Wed. Session 1

Wednesday, June 11th

SUNYLA Continuing Education Workshops

8:30 a.m. – 12:00 p.m. (with a 10:00-10:30 a.m. break) Session 1/2

  • Student Group Work: Collaboration or Catastrophe?

    • Michelle Toth, SUNY Plattsburgh
    • This session will cover: The purpose and benefits of group work (or, the answer to – ‘why are you making us do this?’); The pros and cons of group work for instructors, students and the learning process; Types and formats of groups (for credit courses, one-shots or online); The methods and madness in assigning groups; How to facilitate a good group experience (we are more to blame than you think); Using technology to facilitate groups; and assessing the product, process and participants.

8:30 a.m. – 10:00 a.m. – Session 1

  • Geeks Bearing Gifts: Unwrapping New Technology Trends
    • Missy Harvey, National Network of Libraries of Medicine, Middle Atlantic Region
    • This session is intended to provide a fun, fast-paced, and informative introduction to and update on, today’s hottest technology trends. Program participants will be able to identify technology trends and they will understand how these trends will impact or can be integrated into traditional library services: http://nnlm.gov/training/geekgifts/.
  • The “Secret Life” of Online Students: See What Goes on in an Online Information Literacy Class and See – via Blackboard Surveys – What Students Have to Say About Taking Online Library Courses
    • Jane Verostek, SUNY College of Environmental Science and Forestry
    • Are you wondering what online information literacy courses look like and what students really think of taking online library courses? In this session you will learn how to teach information literacy completely online using Blackboard. SUNY ESF has been using Blackboard since 2009 to teach a 5 week 1 credit information literacy course. Our online course is taught to students during the regular semesters/on campus and during the summer to remote/distance students. This presentation will show real world examples from the class and will give steps on how to set up and organize the course within Blackboard. Ideas on how to get the students excited and involved in class blogs will also be given. Helpful online links and tips for different research tools will be also given with regards to teaching about library catalogs, serial literature databases, the Internet, and creating bibliographies. Time will be spent in a live online information literacy class. We will also look at survey responses from students who went through online information literacy classes.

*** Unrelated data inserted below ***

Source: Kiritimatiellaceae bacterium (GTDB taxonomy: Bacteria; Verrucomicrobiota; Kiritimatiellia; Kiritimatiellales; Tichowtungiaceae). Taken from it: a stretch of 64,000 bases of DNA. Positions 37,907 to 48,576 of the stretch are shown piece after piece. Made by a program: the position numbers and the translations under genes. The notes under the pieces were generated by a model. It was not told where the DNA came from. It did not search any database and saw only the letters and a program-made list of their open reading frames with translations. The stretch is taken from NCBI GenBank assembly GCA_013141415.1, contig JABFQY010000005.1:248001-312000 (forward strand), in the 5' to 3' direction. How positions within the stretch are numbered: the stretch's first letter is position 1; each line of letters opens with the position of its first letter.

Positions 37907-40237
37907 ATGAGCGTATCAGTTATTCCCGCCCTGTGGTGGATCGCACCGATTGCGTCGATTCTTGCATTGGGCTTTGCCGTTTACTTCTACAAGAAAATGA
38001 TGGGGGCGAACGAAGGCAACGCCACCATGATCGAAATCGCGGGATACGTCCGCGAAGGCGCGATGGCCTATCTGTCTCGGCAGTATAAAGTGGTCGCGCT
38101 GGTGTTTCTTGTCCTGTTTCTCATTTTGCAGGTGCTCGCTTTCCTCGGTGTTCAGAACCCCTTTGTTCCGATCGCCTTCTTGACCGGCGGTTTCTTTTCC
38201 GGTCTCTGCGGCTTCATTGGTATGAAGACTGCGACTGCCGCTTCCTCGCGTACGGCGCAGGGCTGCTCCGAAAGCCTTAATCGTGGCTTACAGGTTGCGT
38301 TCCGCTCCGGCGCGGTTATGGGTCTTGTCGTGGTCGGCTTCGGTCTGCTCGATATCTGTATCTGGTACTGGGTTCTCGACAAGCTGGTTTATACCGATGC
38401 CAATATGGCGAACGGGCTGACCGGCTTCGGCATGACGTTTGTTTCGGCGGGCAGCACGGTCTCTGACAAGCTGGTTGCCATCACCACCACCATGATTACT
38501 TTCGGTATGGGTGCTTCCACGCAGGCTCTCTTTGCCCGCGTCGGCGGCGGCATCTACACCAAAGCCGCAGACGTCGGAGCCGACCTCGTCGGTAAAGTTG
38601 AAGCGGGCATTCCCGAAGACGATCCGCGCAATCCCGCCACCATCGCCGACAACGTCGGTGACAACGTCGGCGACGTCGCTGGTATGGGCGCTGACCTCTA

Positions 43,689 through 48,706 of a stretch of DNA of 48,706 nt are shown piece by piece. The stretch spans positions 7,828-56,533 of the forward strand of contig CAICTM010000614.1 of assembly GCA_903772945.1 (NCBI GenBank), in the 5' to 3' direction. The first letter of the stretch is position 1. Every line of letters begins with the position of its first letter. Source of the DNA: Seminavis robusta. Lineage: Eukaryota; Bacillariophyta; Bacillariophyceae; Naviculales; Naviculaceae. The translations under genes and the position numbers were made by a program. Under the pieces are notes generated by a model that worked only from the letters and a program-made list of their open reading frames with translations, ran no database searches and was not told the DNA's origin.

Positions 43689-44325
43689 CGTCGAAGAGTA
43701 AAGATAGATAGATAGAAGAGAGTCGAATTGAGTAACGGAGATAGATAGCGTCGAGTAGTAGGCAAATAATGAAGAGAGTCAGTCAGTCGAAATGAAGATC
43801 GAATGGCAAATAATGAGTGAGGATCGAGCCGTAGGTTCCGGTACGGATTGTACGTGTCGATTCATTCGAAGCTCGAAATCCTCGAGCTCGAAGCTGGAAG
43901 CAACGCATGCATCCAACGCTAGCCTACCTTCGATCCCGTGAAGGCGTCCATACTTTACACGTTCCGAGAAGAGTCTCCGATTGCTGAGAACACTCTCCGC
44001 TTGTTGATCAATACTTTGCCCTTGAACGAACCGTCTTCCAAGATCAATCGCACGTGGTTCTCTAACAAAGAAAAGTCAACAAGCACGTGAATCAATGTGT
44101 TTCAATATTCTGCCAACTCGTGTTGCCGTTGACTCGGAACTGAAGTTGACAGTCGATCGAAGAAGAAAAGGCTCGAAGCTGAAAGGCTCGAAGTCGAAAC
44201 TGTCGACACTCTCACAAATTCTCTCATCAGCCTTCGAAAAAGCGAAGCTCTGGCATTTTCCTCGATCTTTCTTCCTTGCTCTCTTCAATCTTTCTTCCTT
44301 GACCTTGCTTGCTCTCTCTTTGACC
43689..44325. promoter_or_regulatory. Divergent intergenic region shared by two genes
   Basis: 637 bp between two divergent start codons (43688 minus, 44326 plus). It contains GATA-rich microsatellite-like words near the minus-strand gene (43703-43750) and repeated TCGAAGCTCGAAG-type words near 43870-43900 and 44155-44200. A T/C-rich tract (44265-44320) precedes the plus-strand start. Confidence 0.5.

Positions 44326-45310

• Creating e-Citizens: the New York State Digital Literacy Curriculum (Part 1)
    • MaryAnne Waltz, New York Library Association
    • An introduction to the approved curriculum for statewide use in Digital Literacy training for adults. A complete product, it comprises four modules: introduction to computers; introduction to the Internet; communicating on the Internet; and word processing. Each module includes a lesson plan with goals (outcomes), supplementary instructional resources, and assessment tools. We will discuss the program, its goals and implementation, the curriculum, and its ramifications for libraries.
  • WGIL Special Interest Group
    • Carleen Huxley, SUNY Jefferson
    • Participants will learn:
    1. What the SUNYLA WGIL General Education task force has done.
    2. The current status of initiatives by the task force.
    3. What they can do to help bring this dialogue back to their home campus.
  • Librarian Equity: An Open Forum Q&A on UUP Contract Appendix 48
    • Jason Torre, Stony Brook University Libraries & UUP Appendix 48 Advisory Committee on Librarian [Equity] Issues
    • Librarian Equity: An Open Forum Q&A on UUP Contract Appendix 48 is an open forum, question and answer session designed to provide SUNYLA members represented by United University Professions with information on the 2011-2016 NYS/UUP Contract Appendix 48: Executive Level Review of Librarian Issues and to provide input for the post-contract negotiations on Librarian equity issues.